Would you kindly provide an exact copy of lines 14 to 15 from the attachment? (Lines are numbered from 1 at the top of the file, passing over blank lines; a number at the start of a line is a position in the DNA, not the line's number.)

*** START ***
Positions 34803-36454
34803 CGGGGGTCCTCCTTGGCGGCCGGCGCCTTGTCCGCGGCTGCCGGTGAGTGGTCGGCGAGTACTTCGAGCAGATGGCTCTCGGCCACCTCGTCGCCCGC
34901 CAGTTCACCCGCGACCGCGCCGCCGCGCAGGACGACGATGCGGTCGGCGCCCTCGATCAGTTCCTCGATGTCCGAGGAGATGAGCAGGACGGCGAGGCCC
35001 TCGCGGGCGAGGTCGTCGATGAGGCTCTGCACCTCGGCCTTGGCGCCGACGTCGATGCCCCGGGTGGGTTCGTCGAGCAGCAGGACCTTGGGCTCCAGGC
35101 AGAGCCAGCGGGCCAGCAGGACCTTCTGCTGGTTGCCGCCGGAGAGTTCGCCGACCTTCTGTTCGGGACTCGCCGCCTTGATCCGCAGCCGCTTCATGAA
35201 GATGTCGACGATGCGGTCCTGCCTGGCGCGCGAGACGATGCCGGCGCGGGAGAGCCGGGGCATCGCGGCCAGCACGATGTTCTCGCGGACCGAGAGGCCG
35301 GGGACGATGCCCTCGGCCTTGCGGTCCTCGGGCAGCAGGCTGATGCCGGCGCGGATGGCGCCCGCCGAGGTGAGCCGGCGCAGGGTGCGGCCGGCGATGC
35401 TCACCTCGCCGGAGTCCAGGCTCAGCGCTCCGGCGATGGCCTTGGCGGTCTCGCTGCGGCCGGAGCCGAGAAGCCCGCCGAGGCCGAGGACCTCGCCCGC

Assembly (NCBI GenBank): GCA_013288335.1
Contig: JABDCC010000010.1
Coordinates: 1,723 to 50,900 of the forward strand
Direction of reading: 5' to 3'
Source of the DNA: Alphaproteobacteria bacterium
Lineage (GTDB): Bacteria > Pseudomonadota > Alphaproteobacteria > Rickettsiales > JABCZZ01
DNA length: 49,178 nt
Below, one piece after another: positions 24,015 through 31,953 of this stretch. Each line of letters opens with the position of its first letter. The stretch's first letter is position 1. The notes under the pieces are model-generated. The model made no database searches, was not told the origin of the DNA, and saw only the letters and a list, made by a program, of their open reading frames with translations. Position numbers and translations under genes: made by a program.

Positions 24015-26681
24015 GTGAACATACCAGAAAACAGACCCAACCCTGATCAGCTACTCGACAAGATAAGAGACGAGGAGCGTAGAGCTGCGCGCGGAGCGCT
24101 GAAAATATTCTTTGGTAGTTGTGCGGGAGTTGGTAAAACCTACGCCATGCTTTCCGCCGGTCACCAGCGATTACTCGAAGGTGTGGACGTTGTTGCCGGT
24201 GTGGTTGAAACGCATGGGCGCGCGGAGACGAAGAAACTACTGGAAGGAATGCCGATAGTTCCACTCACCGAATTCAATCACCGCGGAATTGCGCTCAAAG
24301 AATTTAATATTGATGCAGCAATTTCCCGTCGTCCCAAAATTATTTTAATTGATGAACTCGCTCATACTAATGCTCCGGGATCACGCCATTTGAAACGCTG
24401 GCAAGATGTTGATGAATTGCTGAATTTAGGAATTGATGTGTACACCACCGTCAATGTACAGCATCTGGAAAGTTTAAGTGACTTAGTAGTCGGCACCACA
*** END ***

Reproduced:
Lineage (GTDB): Bacteria > Pseudomonadota > Alphaproteobacteria > Rickettsiales > JABCZZ01
DNA length: 49,178 nt